checkout([$class: 'GitSCM', branches: [[name: '*/feature/devops-1']], doGenerate Submodule Configurations: false, extensions: [[$class: 'CleanCheckout']], submoduleCfg: [], userRemoteConfigs: [[credentialsId: 'a096c812-1543-4328-b3e0-33cc5117045d', url: '']]])

It will checkout feature branches only and we provide a “CleanCheckout” class object to extend its functionality.


Just to summarise, in this blog, we have gone through Jenkins build job example and set up a multibranch pipeline job so that every developer working in their respective branch can test his code if it is breaking or will break after merging or not. We set up a webhook for “push” events, similarly, it can be set up for the creation of pull requests or after when merge will happen to master. It will be effective for any issues during the development phase only. Notifications can be set up to point out the issues and the person responsible for that issue, the notification will notify everyone in real-time instead of waiting for the job to complete.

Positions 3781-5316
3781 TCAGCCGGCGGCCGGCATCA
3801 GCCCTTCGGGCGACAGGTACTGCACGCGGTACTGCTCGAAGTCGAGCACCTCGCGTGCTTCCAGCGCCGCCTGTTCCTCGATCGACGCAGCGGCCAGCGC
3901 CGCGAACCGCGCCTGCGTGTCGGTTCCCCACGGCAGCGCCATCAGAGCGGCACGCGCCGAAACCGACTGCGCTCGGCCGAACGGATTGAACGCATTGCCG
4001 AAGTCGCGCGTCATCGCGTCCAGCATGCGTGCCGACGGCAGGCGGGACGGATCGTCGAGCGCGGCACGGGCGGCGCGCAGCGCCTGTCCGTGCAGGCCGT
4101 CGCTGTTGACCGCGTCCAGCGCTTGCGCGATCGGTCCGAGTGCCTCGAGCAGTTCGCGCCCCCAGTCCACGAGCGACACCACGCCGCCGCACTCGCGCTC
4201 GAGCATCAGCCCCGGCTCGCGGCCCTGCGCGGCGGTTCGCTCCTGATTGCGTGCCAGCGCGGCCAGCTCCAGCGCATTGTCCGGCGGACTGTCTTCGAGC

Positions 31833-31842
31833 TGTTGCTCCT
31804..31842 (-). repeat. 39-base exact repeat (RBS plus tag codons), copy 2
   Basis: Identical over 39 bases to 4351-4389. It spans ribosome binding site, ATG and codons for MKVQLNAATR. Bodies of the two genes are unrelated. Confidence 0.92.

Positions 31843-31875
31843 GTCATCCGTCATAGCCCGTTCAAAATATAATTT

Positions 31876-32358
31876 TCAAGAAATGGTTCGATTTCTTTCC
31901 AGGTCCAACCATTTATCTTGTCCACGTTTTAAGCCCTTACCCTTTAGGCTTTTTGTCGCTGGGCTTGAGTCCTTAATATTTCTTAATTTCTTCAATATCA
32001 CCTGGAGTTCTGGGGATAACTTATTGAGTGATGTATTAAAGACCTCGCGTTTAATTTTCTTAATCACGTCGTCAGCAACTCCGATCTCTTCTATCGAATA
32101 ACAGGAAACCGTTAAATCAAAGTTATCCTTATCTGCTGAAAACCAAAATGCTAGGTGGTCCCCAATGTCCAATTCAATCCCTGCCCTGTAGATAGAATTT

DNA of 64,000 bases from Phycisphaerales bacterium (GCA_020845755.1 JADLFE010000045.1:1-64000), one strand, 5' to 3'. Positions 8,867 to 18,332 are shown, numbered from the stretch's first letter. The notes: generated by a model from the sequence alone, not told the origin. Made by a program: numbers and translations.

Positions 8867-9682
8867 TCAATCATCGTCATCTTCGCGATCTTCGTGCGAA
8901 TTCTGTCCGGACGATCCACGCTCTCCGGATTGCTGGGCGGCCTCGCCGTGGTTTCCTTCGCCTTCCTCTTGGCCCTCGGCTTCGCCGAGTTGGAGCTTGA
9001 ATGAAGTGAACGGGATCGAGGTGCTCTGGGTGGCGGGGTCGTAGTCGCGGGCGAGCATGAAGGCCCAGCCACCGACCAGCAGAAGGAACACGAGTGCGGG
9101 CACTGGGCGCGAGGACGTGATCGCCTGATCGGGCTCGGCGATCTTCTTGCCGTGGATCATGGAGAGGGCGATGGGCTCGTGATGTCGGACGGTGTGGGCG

In the next blog, we will discuss test cases and test scenarios as testing is also a major part of any software process or lifecycle. Unit testing can be easily integrated with Jenkins and is very effective in generating and sharing test reports. So, see you all in the next blog with test cases. Keep continuing your efforts in setting up a multibranch pipeline job and share your feedback.

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    Vipin Bansal

    As an experienced DevOps professional, I am having a good understanding of Change and Configuration Management as well. I like to meet new technical challenges and finding effective solutions to meet the needs of the project. I believe in Sharing is Learning.